Tuesday, September 3, 2013

the end of the unschooling math era

I'm going off on a tangent to talk about Math.  Although this is a Chumash blog, some of you might be interested.  Chana was unschooled math until about 3rd grade.  During unschooling, money, time, and basic arithmetic came up very naturally.  Chana found it useful and interesting, and loved learning how to carry and regroup and multiply and do long division.

Then came fractions.  She did not love them, and although by that point I was theoretically teaching math and no longer unschooling, we eventually dropped math altogether (except for whatever came up--she always managed her money beautifully) for 2.5 years.  In my opinion, that's not a really long time to see how unschooling goes.  Basically, if a child is de-schooling, it could take that long just to recover from the stress.

My theory was that if I left it alone, eventually Chana would either find it interesting or useful, at which point she would learn it quickly.  Worst case, she would take a remedial course in college, and learn all of basic math in one semester.  I'm not sure why I even call that worst case, since it seems like a perfectly fine case to me.  After you've been homeschooling for over a decade, long term goals seem perfectly reasonable.

Now Chana has decided to go to high school in 2 years.  I have decided, if possible, I would like her to take the Algebra Regents (I'm not so up on NY regulations regarding high school, but from what I understand, although mainstream schools are required by NYS law to have regents, homeschoolers aren't legally required because they don't get an official diploma.  They either get a GED, or matriculate into college, and 24 credits is the equivalent of a high school diploma or something like that.  Don't quote me).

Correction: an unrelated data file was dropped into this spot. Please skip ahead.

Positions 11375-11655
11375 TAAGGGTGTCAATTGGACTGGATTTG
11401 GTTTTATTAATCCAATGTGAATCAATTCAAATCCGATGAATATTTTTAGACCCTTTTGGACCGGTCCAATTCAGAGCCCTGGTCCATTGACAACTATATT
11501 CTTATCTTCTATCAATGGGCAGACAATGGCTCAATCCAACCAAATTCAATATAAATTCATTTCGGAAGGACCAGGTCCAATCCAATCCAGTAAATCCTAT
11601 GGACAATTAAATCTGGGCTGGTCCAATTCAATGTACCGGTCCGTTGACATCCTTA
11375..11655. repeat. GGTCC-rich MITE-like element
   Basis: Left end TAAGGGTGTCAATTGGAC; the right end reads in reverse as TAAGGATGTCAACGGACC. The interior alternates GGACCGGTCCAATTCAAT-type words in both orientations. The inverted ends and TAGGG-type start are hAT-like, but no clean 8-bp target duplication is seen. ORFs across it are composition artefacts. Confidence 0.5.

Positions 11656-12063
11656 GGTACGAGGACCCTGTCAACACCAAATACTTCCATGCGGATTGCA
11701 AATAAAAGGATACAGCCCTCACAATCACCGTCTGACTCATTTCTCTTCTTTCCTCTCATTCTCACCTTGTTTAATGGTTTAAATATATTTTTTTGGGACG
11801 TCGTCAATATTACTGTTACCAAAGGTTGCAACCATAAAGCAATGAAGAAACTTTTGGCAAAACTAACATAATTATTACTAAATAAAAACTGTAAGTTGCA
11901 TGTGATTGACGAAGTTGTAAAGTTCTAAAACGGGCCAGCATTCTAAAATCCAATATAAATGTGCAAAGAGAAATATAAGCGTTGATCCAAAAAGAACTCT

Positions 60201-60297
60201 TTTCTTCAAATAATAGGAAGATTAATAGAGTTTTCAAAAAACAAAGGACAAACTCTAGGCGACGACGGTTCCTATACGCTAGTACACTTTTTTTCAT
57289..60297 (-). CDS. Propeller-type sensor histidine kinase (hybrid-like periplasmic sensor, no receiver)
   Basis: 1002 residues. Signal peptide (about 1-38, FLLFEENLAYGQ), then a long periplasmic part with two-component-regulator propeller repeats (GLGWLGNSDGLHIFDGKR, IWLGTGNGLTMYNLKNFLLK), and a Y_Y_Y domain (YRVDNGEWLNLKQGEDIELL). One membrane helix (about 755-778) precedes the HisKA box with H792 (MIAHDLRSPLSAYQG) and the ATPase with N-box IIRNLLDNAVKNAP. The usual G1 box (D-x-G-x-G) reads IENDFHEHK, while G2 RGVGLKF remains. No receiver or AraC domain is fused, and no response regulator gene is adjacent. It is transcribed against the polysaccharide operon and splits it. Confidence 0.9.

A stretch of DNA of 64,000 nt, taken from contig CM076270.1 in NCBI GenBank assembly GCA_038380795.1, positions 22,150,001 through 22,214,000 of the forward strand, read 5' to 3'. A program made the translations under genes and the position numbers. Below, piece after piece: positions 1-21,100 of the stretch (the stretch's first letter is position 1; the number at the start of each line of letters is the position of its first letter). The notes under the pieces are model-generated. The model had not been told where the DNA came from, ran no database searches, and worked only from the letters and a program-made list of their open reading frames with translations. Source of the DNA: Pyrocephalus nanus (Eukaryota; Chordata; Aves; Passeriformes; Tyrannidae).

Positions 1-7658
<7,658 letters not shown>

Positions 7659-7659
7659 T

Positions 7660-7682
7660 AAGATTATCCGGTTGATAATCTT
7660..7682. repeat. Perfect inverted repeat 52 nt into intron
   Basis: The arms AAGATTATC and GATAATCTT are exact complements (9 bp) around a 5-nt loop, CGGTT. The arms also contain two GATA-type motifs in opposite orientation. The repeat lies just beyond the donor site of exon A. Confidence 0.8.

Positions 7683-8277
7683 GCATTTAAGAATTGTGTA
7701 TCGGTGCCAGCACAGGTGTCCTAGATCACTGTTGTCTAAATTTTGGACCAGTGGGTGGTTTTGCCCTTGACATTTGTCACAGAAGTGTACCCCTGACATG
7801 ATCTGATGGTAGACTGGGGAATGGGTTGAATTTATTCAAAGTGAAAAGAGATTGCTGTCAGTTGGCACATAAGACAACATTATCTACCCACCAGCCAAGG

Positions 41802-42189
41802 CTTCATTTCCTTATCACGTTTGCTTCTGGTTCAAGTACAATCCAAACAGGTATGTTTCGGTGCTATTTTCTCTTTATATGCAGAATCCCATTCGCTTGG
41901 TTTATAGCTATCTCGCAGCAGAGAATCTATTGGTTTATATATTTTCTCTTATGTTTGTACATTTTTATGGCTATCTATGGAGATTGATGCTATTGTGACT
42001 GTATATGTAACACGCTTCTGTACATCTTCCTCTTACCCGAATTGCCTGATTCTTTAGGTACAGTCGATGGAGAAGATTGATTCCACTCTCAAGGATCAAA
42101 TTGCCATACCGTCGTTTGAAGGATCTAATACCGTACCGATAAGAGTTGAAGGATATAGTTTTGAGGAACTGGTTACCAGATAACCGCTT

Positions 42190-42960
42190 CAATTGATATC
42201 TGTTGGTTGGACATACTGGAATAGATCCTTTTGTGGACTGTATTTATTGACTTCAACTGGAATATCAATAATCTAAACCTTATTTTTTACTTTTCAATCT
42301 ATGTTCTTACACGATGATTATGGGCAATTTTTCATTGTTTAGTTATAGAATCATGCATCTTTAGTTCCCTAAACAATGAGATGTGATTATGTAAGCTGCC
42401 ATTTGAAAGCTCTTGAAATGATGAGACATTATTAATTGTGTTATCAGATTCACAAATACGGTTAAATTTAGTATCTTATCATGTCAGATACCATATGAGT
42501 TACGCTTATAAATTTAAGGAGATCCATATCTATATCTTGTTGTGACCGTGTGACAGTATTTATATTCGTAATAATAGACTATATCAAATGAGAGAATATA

I asked Chana if she wants to use Khan Academy or some type of program or if she wants me to teach her.  She said she wants me.  (I would have preferred something she can do on her own).  I wrote what I think she needs to learn on a piece of paper, and she will choose what to do.  Hopefully all this will lead to the ability to do algebra.

Here it is:

adding, subtracting, multiplying, dividing
conversion improper and mixed number
converting to decimals

Positive and Negative Integers:
adding, subtracting, multiplying, dividing

adding, subtracting, multiplying, dividing
converting to fractions

Order of Operations: PEMDAS

Percents and Proportions problems

Area, Perimeter, Volume

adding, subtracting, multiplying, dividing

PS.  I checked out the Art of Problem Solving, which has a free online program, so I tried to sign Chana up to see if she likes it (she refused Khan Academy on the grounds that she despises learning from videos, and since I abhor watching videos, I understand).  The sign up process is complicated (and I passed it along to Ari) so I'm not sure how that will go.  I'll keep you posted.


  1. I get the impression that AOPS is for kids who really like math.
    There came a point with our elder that we launched into Algebra
    just because it seemed like it would be more interesting (more like puzzles) than going over the basics, and it worked for him (we used Zacarro).
    for our younger, who is 10, we were lucky enough to get to borrow the whole Hands-On equations curric., and breezed through it, despite her being quite weak in math. She is now doing cartesian graphing and equations with aba. I admit that I worry about how slow she still is at adding, subtracting, etc., and we are not even thinking about school right now.
    i bought some Bob Olenych workbooks on amazon, which are also like puzzles. she has no interest in those, but i think they are cuter than stam review of mult, div, fractions.
    (i also have a crush on harold jacobs books, sold on amazon. his geometry book is very clever in its setup, and could be good for kids who love and kids who hate math. )
    a gut gebensht yahr!
    lizabennett aht yahoo

  2. you might want to look at family math (http://www.amazon.com/Family-Math-Equals-Series-Stenmark/dp/0912511060)
    for the younger kids if you are planning unschooling for them .

  3. Hilarious that I titled this "the End of the unschooling math era." It turns out that after I taught her algebra, Chen unschooled herself the entire rest of the high school math curriculum up to and including ACT prep.